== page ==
M6 Chiyoshoma (7–7) vs. M13 Aminishiki (7–7)—Two rikishi who are on the verge between kachi- and make-koshi. Aminishiki is who I’m rooting for. The 39-year-old rikishi has only just returned to the Makuuchi Division and it’s clear what a struggle he’ll have to stay here. Still, he spent the first half of the week showing us that sometimes it pays to bet on experience over youth and power. If Aminishiki wins, he’ll not only get his kachi-koshi, he’ll also be awarded a kanto-sho (fighting spirit special prize). (4:10)
M4 Chiyonokuni (5–9) vs. M13 Takekaze (7–7)—Takekaze is the second-oldest rikishi in the upper division at 38 years old. Like Aminishiki, he’s having a harder time in recent tournaments simply keeping up with the younger rikishi, and it’s good to see him here with a fighting chance to secure a majority of wins. I’m definitely rooting for him. (5:45)
M12 Okinoumi (11–3) vs. M1 Takakeisho (9–5)—After facing M1 Tamawashi yesterday, Okinoumi must face the other M1 today. He’s had a great tournament and regardless of what happens today will be awarded a kanto-sho (fighting spirit special prize) for his effort. Takakeisho continues to show that he’s one of the top young rikishi, and would dearly like to move his record into double-digit wins. Regardless of the outcome, though, he will be awarded a shukun-sho (outstanding performance special prize). (8:35)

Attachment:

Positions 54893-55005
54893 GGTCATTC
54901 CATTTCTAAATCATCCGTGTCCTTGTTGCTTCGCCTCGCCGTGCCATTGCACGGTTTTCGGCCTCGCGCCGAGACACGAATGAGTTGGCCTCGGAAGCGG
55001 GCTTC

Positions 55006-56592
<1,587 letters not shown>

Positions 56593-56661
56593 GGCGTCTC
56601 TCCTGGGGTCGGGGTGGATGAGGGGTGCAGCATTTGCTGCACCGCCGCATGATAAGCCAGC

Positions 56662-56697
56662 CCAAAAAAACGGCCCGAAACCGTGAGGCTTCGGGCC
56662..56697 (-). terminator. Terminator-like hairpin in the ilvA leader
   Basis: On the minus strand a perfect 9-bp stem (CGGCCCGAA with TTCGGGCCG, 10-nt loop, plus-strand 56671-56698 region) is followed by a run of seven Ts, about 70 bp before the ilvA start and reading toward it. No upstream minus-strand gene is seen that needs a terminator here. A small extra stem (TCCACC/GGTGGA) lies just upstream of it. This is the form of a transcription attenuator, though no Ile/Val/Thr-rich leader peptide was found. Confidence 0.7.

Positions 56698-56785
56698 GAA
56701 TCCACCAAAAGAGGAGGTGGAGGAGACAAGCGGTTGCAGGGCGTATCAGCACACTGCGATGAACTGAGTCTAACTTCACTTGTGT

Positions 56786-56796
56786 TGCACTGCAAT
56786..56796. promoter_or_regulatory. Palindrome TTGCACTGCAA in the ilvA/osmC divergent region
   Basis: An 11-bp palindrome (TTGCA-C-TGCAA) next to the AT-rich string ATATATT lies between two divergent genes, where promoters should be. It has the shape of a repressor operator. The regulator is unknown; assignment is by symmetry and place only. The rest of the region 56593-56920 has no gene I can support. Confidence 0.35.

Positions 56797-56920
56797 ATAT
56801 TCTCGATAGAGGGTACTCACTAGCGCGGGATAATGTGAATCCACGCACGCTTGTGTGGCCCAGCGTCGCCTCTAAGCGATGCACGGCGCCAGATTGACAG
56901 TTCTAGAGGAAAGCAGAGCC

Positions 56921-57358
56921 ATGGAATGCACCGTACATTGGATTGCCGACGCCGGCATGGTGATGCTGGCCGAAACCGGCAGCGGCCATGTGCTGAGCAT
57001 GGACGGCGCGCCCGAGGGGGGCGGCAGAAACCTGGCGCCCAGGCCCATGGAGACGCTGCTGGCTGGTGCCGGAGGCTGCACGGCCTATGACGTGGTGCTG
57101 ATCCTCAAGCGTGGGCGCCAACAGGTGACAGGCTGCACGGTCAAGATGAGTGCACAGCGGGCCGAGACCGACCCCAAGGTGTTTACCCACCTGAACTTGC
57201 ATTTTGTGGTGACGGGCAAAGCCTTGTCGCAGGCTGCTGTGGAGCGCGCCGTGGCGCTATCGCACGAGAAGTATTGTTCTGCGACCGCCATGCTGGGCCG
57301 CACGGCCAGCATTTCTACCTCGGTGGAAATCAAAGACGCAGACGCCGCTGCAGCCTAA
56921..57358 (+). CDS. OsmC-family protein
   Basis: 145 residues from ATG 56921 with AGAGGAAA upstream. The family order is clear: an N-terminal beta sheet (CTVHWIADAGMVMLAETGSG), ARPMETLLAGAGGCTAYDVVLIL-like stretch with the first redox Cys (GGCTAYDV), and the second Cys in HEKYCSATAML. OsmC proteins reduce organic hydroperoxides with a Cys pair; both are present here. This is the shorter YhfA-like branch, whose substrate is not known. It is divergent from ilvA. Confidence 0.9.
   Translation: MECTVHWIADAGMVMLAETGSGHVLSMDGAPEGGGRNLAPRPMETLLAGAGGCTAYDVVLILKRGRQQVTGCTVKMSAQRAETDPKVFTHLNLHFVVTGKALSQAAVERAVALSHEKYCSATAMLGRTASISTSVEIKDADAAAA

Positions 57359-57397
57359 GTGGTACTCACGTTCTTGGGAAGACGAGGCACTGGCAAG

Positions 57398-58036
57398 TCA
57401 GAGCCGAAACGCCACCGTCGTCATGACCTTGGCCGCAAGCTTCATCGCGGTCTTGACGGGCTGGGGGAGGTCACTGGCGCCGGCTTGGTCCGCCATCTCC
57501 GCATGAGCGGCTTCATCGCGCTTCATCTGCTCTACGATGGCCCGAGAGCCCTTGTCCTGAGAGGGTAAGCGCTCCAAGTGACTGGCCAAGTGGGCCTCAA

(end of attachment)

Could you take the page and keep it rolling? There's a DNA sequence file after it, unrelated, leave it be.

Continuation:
M1 Tamawashi (10–4) vs. M4 Hokutofuji (11–3)—Tamawashi finishes off his tournament by facing both of the second-place rikishi—Okinoumi yesterday and Hokutofuji today. Particularly today, he wants to prove his superiority because he and Hokutofuji will be competing for the same promotions as the first banzuke of 2o18 is drawn up. For his part, Hokutofuji will be awarded a gino-sho (technique special prize) due to his incredible performance over the past fortnight. (9:05)
M5 Takarafuji (7–7) vs. komusubi Onosho (7–7)—Another match where two 7–7 rikishi are forced to go head-to-head. Onosho still has never had a make-koshi in the Makuuchi Division (this being only his fourth tournament in the upper division), and he’d for sure like to be promoted to sekiwake in January if possible. (9:40)
Ozeki Goeido (9–5) vs. yokozuna Hakuho (13–1)—The final match of the day has nothing in particular riding on it. Hakuho has secured his 40th yusho, and Goeido has managed to squeak into a kachi-koshi. But, pride being what it is among the top rankers, I expect that this will be a hard-fought match. I also expect that Hakuho will come out the winner without very much trouble. (13:35)